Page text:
On this basis, I personally would like to see the pendulum swing back some of the way so that the UK and China are once again talking about how they can engage with one another for mutual benefit. We live in an interconnected world. Post-Brexit Britain cannot afford to become isolationist or we will lose the ability to grow quickly on a global stage. We need stronger and deeper relationships on the global stage.

And here is where the lesson from business comes in. Anyone involved in manufacturing knows that even relatively simple items depend on supply chains, and when the items involved are as complex as a smartphone, the supply chains can become dazzlingly complex. China and Taiwan are essential in the production of mobile phones, not only because they are world’s leading manufacturers of key components, notably semiconductor chips, but because China is a major controlling source of the rare metals needed to make them. Complex supply chains work because all the actors in the chain are incentivised to do their bit, on time and at the market price. Different actors work together in harmony, not because they share the same overarching ambitions, but because it is mutually beneficial for them to do so. This is well understood in business and in free trade. We must not lose sight of that.

Here is the key point. I believe that in all large economies – and China is among the largest – innovation and growth must be underpinned by small businesses and entrepreneurs. As China’s economy matures, its entrepreneurs are flourishing, and that’s a good thing, because the more that small and mid-sized businesses in China interact with businesses in the UK and Ireland, and elsewhere, the more we become interconnected, and the closer we move towards harmony and away from conflict. Business can tie the world together.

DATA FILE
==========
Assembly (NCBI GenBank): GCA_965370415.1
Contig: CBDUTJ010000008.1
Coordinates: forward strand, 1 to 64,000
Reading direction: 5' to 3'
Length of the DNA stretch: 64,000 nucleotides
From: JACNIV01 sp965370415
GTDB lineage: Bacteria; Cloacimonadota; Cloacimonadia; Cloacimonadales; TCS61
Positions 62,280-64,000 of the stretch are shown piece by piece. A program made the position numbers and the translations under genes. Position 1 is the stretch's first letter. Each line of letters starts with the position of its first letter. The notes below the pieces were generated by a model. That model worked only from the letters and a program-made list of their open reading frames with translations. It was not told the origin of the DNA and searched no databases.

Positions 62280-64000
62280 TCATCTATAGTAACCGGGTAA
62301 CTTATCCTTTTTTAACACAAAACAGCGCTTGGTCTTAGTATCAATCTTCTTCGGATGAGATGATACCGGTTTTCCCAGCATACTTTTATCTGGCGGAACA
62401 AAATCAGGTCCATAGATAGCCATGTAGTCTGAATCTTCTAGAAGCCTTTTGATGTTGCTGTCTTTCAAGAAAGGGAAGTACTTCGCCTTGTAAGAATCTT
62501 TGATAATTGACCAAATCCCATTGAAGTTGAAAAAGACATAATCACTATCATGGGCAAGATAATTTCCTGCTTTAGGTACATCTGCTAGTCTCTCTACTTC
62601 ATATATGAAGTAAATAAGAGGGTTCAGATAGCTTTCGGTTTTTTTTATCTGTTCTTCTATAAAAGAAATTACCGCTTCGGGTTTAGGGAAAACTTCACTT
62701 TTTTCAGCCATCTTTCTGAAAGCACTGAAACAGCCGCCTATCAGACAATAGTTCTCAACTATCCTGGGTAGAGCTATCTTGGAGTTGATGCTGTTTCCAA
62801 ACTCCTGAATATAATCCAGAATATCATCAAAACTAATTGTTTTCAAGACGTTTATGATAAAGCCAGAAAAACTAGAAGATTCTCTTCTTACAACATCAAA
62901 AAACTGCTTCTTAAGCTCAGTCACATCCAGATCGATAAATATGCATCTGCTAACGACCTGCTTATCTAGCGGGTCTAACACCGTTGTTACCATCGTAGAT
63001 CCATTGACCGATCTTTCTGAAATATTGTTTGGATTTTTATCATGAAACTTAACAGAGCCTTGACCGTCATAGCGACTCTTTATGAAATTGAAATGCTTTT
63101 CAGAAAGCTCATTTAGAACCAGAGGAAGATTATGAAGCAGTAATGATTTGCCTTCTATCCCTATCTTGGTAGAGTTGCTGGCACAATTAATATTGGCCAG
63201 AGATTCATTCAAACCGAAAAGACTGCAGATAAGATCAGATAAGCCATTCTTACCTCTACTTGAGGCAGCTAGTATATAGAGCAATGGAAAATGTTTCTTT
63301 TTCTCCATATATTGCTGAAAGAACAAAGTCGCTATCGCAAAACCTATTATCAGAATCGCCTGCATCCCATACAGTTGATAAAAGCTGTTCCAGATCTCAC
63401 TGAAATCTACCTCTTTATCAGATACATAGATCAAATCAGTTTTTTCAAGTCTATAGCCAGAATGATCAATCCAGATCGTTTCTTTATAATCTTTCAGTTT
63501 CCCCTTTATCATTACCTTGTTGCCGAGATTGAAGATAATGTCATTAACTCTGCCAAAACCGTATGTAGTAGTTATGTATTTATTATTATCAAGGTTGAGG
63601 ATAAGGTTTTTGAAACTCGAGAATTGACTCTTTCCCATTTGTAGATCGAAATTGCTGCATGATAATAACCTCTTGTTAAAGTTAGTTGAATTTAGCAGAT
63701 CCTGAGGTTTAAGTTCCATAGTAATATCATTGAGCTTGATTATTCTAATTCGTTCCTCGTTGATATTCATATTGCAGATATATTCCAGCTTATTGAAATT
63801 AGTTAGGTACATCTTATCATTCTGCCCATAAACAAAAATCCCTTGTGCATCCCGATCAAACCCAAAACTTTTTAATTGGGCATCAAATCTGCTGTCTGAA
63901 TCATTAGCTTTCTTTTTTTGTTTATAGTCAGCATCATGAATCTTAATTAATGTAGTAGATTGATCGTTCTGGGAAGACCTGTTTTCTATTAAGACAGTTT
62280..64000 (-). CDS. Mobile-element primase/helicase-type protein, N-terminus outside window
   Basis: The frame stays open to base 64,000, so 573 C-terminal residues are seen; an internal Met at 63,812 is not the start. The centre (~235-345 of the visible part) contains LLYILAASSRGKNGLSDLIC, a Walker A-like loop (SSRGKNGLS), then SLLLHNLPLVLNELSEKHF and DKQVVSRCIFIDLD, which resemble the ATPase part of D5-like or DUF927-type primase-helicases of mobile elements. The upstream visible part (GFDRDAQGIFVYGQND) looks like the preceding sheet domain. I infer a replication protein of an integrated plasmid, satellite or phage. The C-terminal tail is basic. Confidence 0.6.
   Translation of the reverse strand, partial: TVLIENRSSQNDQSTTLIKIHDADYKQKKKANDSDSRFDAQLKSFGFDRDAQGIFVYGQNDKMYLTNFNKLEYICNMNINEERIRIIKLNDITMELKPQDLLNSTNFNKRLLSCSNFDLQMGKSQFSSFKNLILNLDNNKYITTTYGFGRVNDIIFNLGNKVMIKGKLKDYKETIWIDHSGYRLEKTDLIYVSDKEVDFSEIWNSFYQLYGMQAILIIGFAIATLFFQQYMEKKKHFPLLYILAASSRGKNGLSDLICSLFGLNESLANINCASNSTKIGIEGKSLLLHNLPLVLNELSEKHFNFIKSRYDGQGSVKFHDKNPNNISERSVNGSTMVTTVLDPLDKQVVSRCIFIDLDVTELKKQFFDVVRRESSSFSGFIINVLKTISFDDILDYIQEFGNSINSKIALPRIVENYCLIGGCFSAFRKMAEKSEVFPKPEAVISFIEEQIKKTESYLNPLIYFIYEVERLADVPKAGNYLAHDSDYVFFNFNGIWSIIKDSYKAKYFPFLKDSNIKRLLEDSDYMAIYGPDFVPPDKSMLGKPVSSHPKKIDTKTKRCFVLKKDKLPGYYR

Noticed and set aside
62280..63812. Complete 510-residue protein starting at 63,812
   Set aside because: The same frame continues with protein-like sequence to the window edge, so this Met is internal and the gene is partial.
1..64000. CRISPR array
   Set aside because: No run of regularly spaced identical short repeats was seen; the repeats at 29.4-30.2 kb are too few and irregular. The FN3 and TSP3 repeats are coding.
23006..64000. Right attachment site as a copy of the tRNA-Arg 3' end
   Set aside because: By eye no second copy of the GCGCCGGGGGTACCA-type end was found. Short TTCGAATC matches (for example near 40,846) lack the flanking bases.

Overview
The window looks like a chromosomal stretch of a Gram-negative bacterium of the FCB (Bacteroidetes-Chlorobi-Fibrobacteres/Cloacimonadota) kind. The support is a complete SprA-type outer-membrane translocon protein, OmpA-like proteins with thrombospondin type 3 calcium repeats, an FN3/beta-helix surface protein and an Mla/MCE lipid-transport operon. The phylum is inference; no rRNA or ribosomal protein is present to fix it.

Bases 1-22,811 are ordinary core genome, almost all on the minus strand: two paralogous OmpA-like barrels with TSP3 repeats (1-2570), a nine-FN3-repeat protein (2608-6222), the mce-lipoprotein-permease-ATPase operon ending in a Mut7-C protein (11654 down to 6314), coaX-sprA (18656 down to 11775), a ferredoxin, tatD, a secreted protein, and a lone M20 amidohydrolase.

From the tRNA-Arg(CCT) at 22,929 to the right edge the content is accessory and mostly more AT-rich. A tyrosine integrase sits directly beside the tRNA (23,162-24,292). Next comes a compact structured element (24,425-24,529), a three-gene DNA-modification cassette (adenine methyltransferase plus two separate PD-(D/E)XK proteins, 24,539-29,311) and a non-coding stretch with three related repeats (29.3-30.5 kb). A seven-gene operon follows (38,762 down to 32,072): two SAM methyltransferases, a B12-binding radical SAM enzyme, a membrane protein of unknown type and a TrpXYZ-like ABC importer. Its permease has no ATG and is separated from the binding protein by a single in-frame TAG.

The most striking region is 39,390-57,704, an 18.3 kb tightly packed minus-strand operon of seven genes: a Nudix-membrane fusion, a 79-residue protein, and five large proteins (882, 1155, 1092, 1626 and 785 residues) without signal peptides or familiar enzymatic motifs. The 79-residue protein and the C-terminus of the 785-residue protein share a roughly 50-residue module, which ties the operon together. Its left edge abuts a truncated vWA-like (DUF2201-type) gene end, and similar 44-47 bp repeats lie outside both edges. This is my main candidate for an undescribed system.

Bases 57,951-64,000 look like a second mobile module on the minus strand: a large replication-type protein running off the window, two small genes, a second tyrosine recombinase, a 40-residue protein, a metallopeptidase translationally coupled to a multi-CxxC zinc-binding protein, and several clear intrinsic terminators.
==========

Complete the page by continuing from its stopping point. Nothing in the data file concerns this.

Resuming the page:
I was recently asked to speak at the 2021 Annual Conference of Financial Street Forum, held in Beijing. Delegates were interested to hear about the BGF model of supporting small and mid-sized businesses with growth capital. For me, it was another sign that China is embracing entrepreneurship in a way that will catapult its growth to the next stage; a stage in which Chinese innovation – and its vast spending on research and development – will merit comparison with the best that Silicon Valley, or Britain’s Golden Triangle, has to offer. The days of China as the sweatshop of the world are long gone, rather we should see China as the leading laboratory of the world in the future.

China’s step-up in research and innovation may threaten some industries in the US and Europe. There will inevitably be a need for political bargaining concerning sensitive sectors, such as the defence industry, cybersecurity and artificial intelligence. But ultimately, we must find a way to do business together, and not go to war. And let’s remember that we have one common goal, increasing in importance and urgency, which is to tackle climate change. That is a challenge that knows no boundaries and requires collaboration not confrontation.

They say people born in the Year of the Tiger are brave, competitive, unpredictable and confident. To me, that description sounds very much like an entrepreneur. This is a year to harness the power of global capital with the power of innovators and disruptors. Just as the tiger has had to adapt to a changing world and shrinking environment to survive, so must we.

BGF Insights 02.01.2022
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Stephen Welton, executive chair, BGF
Stephen Welton Executive Chair

Before taking on the role of executive chairman, Stephen was the founder CEO of BGF between 2011 and 2020.